Carothers, Wallace Hume

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Carothers, Wallace Hume

(kərŭth`ərz), 1896–1937, American chemist, b. Burlington, Iowa. He received his doctorate at the Univ. of Illinois in 1924, then taught organic chemistry there and at Harvard. In 1928 he was made head of the research group in organic chemistry of the E. I. du Pont de Nemours company in Wilmington, Del. His work there on compounds of high molecular weight led to the discovery of the first synthetic rubberrubber,
any solid substance that upon vulcanization becomes elastic; the term includes natural rubber (caoutchouc) and synthetic rubber. The term elastomer is sometimes used to designate synthetic rubber only and is sometimes extended to include caoutchouc as well.
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, neoprene. While with du Pont, he also investigated the physical and chemical properties of polyamides, showing that these compounds could be melt-spun into fibers or made into transparent film. This work resulted in the discovery of nylonnylon,
synthetic thermoplastic material characterized by strength, elasticity, resistance to abrasion and chemicals, low moisture absorbency, and capacity to be permanently set by heat. After 10 years of research E. I.
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.

Carothers, Wallace Hume

 

Born Apr. 27, 1896, in Burlington, Iowa; died Apr. 29, 1937, in Wilmington, Del. American scientist in the field of polymer chemistry and technology. Member of the National Academy of Sciences of the USA (1936).

Carothers graduated from the University of Illinois in 1921, then taught organic chemistry at several American universities (1921–28). He became chief chemist at the research laboratory of E. I. du Pont de Nemours and Company in 1928. In 1931, together with J. A. Nieuwland, Carothers synthesized a chloro-prene rubber—neoprene. He produced synthetic musk for the perfume industry in 1932. Carothers formulated a method of preparing polyamide for the production of synthetic nylon fiber in 1937. He aided the transformation of polymer chemistry into an independent field of organic chemistry. Carothers also proposed a theoretical substantiation for polycondensation and introduced the concepts of monomer functionality and linear and three-dimensional polycondensation into the chemistry of polymers.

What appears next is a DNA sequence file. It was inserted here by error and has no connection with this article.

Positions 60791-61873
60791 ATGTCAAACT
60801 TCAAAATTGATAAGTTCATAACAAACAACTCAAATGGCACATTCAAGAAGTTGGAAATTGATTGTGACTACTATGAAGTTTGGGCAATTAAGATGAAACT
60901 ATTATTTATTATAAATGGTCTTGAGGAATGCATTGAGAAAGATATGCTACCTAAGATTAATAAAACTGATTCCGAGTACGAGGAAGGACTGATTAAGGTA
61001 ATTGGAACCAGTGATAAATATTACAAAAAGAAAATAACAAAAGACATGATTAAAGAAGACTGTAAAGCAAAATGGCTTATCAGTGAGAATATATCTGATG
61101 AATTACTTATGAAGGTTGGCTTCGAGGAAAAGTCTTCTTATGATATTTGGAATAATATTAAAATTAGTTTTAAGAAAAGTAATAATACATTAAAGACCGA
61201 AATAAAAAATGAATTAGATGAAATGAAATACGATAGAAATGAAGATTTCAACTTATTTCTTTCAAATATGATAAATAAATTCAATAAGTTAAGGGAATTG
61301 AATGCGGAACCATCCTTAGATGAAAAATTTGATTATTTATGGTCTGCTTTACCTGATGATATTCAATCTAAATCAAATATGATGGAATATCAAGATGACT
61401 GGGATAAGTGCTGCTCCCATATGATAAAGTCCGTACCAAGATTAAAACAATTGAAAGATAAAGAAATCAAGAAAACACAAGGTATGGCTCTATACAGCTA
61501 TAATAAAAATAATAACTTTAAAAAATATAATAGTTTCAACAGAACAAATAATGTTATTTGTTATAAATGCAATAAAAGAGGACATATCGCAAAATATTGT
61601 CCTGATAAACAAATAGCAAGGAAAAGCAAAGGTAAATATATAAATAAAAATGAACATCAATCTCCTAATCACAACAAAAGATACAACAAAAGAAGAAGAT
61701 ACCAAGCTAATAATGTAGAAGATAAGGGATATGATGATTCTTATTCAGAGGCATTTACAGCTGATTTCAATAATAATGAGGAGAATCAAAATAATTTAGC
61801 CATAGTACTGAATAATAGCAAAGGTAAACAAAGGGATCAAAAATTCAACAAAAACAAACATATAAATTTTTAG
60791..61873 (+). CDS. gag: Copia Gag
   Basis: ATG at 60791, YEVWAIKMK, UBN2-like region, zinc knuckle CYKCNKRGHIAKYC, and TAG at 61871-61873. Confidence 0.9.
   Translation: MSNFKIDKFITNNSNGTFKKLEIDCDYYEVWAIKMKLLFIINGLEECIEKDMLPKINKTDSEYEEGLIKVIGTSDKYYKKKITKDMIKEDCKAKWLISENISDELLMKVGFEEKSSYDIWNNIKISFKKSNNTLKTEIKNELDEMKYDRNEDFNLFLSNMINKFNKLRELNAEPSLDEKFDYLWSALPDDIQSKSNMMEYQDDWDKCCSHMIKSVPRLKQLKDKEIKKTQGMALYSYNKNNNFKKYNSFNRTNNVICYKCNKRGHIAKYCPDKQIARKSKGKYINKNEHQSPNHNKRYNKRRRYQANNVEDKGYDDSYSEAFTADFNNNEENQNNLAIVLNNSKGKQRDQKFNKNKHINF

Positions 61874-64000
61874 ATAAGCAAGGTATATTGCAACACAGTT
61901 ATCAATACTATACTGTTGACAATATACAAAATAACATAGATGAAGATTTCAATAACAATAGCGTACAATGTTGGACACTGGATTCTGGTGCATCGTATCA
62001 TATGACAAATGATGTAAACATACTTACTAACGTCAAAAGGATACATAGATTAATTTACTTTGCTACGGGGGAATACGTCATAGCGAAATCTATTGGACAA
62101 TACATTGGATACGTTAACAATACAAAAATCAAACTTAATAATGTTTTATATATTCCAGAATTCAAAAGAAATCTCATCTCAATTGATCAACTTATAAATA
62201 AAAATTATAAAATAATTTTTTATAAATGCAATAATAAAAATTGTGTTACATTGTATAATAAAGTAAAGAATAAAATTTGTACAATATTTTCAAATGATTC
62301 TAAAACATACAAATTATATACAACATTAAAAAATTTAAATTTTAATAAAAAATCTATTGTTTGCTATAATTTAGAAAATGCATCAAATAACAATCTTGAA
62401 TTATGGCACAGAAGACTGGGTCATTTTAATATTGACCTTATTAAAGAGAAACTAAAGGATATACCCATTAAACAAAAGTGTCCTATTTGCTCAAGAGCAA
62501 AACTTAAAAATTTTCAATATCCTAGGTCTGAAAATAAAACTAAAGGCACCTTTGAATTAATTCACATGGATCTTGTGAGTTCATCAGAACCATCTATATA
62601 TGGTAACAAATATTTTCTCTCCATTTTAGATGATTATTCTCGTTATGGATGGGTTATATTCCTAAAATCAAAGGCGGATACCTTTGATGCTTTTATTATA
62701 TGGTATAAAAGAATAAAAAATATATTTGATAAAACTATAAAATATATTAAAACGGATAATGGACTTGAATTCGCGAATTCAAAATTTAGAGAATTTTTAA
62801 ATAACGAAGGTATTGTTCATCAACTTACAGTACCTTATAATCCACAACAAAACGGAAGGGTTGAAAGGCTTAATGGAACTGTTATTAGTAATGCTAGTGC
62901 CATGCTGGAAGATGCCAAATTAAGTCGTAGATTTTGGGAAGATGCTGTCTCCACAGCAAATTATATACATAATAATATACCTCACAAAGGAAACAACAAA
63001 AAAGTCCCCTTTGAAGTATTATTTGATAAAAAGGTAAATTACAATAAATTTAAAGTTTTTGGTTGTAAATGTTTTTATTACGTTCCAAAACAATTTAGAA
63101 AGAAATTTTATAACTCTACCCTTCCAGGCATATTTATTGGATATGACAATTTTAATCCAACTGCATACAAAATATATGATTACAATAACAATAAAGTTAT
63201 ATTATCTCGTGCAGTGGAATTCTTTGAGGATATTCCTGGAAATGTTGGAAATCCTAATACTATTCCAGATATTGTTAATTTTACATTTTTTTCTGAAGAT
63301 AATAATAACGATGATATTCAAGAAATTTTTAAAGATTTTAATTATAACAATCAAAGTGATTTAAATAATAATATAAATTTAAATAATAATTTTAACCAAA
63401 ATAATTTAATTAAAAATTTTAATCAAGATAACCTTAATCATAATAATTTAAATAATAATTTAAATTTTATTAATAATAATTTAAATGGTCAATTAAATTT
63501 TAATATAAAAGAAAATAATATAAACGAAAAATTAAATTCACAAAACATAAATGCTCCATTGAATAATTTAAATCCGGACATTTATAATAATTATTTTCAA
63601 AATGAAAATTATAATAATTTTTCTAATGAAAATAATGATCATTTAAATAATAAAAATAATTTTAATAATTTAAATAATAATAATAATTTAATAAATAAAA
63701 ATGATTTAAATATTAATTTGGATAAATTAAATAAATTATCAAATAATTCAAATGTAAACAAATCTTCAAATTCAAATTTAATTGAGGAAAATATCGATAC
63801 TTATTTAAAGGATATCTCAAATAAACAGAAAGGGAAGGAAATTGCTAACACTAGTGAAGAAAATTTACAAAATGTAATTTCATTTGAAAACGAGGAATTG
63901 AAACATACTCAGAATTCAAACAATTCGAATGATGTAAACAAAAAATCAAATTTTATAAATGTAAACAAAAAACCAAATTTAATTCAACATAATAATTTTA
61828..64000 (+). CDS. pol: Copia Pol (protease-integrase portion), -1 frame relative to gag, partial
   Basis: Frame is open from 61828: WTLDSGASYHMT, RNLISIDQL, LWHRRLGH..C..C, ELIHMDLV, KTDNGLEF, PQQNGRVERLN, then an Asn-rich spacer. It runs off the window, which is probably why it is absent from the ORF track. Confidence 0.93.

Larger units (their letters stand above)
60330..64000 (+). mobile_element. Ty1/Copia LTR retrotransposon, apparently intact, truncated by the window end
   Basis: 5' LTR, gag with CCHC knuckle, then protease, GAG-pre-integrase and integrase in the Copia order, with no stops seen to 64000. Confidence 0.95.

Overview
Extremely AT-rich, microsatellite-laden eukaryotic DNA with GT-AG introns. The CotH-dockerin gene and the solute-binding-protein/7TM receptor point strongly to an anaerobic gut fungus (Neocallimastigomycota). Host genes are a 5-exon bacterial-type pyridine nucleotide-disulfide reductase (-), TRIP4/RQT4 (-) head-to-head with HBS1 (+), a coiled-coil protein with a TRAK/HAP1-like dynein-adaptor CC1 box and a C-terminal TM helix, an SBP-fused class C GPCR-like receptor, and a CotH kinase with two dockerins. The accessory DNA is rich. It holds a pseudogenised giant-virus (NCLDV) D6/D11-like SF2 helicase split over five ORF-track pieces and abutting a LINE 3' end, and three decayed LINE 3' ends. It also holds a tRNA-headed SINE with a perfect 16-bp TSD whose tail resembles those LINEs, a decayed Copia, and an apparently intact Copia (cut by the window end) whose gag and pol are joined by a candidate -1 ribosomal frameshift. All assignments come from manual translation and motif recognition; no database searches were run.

WORKS

High Polymers, vol. 1: Collected Papers of W. H. Carothers on HighPolymeric Substances. Edited by H. Mark and G. S. Whitby. NewYork, 1940.
References in periodicals archive ?
Carothers was not engaged in the practice of medicine during the time the Practice was in business as required by New York law.[6]
Carothers, who holds a master's degree in Economic and Workforce Development, began as an intern at the Harrison County Development Commission, advancing to the position of Director of Industrial Development within five years.
"When I see the benefits of LIHTC, I don't see it as a benefit to just one individual as much as I do an entire family or generation," says Carothers. Looking at the situation on a macro scale, analyzing the five-to-10-year impacts rather than year over year, he adds, illustrate the "trickle up" effect LIHTC has on the entire apartment housing sector.
Even as a high school student who enjoyed and excelled at math, biology and technology, Carothers recalls the need he had even then to see the practical applications of all that he was learning and how it could ultimately benefit society.
Publishers can now see how not only groups and audiences engage, but also how individual, high-value prospects engage with different types of content," adds Carothers.
Thomas Carothers and Diane de Gramont have done contemporary participants in these debates a great service by writing a thorough and analytically insightful book on the history and evolution of thinking about development aid and politics.
US delegation included Kathleen Meyer, Naveed Baqir, Rebecca Faber, Tunde Durosomo, Baverley Bexter, Kewal Likhyani, Martha Carothers, Julie Rumschlag, Neelam Likhyani and Bruce Bigatel.
Presenters include co-editors Danielle Resnick and Nicolas van de Walle, and the event will be moderated by CEIP Fellow, Thomas Carothers.
The interconnected stories that compose the novel follow the descendants of Lucius Quintus Carothers McCaslin (old Carothers), founding patriarch of three families--the white McCaslin, white Edmonds, and black Beauchamp lines.
Cross is survived by two daughters, Nancy (Cross) Carothers of Kennmore, Wash., and Susan (Cross) MacElhiney and her husband, Peter, of Longmeadow; five grandchildren, Susan Alfaro of Carmel Valley, Calif., Karen Eppley, MD, and husband, Robert, MD, of Orinda, Calif., Barbara O'Brien and husband, Martin, of San Diego, Calif., Peter S.
For example, it is not at all unusual for men to be empathic and women to be good at math - characteristics that some research has associated with the other sex, said lead author Bobbi Carothers, who completed the study as part of her doctoral dissertation at Rochester.